### Black-Box Computational Zero-Knowledge Proofs, Revisited: The Simulation-Extraction Paradigm

##### Abstract

The concept of zero-knowledge proofs has been around for about 25 years. It has been redefined over and over to suit the special security requirements of protocols and systems. Common among all definitions is the requirement of the existence of some efficient device'' simulating the view of the verifier (or the transcript of the protocol), such that the simulation is indistinguishable from the reality. The definitions differ in many respects, including the type and power of the devices, the order of quantifiers, the type of indistinguishability, and so on. In this paper, we will scrutinize the definition of black-box computational'' zero-knowledge, in which there exists one simulator \emph{for all} verifiers, the simulator has black-box access to the verifier, and the quality of simulation is such that the real and simulated views cannot be distinguished by polynomial tests (\emph{computational} indistinguishability). Working in a theoretical model (the Random-Oracle Model), we show that the indistinguishability requirement is stated in a \emph{conceptually} inappropriate way: Present definitions allow the knowledge of the \emph{verifier} and \emph{distinguisher} to be independent, while the two entities are essentially coupled. Therefore, our main take on the problem will be \emph{conceptual} and \emph{semantic}, rather than \emph{literal}. We formalize the concept by introducing a knowledge extractor'' into the model, which tries to extract the extra knowledge hard-coded into the distinguisher (if any), and then helps the simulator to construct the view of the verifier. The new paradigm is termed \emph{Simulation-Extraction Paradigm}, as opposed to the previous \emph{Simulation Paradigm}. We also provide an important application of the new formalization: Using the simulation-extraction paradigm, we construct one-round (i.e. two-move) zero-knowledge protocols of proving the computational ability to invert some trapdoor permutation'' in the Random-Oracle Model. It is shown that the protocol cannot be proven zero-knowledge in the classical Simulation Paradigm. The proof of the zero-knowledge property in the new paradigm is interesting in that it does not require knowing the internal structure of the trapdoor permutation, or a polynomial-time reduction from it to another (e.g. an $\mathcal{NP}$-complete) problem.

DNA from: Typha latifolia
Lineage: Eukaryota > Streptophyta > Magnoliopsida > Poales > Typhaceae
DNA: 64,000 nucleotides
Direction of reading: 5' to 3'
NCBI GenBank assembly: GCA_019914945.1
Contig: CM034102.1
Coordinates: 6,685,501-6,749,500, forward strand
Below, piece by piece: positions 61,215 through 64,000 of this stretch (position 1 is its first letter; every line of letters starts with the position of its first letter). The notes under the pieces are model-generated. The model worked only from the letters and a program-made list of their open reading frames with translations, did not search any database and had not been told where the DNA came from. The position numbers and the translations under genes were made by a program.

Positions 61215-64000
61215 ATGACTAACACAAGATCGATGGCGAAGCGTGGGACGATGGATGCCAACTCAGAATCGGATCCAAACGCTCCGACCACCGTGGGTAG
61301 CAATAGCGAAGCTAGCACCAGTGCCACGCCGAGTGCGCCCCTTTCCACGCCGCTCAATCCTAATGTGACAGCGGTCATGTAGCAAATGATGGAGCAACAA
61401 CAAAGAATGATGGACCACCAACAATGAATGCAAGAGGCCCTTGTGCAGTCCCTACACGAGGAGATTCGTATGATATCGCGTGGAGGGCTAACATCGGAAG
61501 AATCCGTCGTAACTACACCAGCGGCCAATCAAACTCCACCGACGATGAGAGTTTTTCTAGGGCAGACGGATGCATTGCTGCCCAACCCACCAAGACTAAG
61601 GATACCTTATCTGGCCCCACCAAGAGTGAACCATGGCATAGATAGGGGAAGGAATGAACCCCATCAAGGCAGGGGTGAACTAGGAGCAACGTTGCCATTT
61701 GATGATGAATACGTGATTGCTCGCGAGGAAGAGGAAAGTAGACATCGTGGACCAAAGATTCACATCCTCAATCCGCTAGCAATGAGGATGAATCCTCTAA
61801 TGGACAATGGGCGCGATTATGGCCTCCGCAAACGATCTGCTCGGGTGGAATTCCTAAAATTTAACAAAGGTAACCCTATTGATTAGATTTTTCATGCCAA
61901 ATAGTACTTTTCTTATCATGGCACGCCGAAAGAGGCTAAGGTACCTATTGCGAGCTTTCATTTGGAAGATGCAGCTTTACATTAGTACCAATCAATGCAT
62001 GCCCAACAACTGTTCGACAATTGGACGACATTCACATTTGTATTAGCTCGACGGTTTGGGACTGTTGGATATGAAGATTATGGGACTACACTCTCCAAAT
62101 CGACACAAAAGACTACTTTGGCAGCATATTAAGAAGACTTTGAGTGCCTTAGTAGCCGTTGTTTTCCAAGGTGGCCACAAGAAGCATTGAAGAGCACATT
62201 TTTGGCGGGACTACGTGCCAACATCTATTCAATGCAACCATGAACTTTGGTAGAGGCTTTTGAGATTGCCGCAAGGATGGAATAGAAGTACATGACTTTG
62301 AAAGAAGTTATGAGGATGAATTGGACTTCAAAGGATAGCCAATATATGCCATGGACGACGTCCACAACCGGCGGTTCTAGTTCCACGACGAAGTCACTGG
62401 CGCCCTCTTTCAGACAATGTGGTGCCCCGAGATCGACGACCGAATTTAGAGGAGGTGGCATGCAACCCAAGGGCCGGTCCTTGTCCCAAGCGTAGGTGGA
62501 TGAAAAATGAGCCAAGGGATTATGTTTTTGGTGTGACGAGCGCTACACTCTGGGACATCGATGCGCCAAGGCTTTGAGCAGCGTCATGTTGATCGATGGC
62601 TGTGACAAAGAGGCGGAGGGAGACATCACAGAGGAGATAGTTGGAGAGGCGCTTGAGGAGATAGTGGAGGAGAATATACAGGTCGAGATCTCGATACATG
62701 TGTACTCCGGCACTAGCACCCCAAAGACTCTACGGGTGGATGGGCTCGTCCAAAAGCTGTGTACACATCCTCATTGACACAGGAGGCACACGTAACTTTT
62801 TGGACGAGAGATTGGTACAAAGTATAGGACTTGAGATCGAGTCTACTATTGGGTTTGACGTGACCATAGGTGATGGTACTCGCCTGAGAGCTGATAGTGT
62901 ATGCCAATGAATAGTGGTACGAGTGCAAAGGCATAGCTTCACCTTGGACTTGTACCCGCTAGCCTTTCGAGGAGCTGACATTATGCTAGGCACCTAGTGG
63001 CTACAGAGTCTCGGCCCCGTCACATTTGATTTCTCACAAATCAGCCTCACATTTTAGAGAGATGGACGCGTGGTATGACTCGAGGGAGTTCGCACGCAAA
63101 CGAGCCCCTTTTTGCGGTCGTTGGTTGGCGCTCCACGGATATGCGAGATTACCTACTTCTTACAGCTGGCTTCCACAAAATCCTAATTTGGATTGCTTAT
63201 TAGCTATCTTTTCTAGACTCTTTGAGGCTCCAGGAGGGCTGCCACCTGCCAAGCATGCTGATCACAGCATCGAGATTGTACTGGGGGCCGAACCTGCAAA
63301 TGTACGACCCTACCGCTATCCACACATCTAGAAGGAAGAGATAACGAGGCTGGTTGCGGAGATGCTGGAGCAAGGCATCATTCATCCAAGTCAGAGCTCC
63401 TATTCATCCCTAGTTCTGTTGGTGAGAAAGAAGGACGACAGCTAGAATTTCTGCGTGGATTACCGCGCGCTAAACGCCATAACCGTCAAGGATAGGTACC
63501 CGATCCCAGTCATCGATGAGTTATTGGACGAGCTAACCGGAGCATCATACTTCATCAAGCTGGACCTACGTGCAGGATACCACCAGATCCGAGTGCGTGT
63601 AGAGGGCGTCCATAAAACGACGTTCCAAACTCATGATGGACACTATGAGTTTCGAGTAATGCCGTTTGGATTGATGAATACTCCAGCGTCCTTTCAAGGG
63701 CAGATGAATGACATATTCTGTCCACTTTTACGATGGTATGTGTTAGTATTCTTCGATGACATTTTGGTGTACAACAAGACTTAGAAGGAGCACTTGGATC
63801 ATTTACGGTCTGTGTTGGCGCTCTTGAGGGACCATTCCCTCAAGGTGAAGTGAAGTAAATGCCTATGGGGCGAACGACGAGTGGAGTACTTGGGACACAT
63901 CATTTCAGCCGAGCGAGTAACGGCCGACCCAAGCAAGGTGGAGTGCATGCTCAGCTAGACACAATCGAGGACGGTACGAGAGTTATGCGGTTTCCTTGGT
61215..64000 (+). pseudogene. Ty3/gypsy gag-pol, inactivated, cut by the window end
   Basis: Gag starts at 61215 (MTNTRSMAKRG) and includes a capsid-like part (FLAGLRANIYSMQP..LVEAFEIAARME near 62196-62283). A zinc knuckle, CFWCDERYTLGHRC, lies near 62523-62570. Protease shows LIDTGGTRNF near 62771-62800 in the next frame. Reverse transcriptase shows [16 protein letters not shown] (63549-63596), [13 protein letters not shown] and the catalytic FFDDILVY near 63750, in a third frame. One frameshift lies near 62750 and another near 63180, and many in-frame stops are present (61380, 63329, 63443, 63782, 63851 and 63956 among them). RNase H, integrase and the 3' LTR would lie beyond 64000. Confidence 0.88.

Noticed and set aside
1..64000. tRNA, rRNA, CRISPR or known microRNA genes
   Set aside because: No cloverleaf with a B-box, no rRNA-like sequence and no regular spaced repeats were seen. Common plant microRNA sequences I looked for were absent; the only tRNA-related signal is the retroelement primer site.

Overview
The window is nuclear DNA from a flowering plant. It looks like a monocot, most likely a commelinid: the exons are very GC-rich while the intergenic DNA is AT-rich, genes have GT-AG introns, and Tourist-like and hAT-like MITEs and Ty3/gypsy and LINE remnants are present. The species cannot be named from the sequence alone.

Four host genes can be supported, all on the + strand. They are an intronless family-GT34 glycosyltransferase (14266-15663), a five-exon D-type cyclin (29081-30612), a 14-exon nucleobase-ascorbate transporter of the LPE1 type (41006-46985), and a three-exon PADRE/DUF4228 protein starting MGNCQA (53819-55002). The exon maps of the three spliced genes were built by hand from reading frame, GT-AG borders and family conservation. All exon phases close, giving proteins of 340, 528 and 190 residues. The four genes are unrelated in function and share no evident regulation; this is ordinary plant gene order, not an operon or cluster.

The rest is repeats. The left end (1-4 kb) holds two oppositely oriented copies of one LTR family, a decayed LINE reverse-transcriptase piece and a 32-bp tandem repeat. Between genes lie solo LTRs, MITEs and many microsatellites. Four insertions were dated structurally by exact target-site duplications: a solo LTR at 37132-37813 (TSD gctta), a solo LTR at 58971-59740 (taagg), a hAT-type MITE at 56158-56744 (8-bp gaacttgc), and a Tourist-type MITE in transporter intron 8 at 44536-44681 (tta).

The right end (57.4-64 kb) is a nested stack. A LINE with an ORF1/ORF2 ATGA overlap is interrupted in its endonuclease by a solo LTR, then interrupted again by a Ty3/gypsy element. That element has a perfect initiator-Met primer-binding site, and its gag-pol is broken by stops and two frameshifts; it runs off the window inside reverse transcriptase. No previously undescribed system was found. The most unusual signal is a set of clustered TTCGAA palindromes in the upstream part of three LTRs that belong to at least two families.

Note: -

Available format(s)
Publication info
Published elsewhere. ---
Keywords
Zero-Knowledge ProofProof of Computational AbilityProof of KnowledgeTrapdoor One-Way PermutationRandom OracleSimulation ParadigmSimulation-Extraction Paradigm
Contact author(s)
dousti @ ce sharif edu
History
2011-06-05: last of 7 revisions
See all versions
Short URL
https://ia.cr/2010/150

CC BY

BibTeX

@misc{cryptoeprint:2010/150,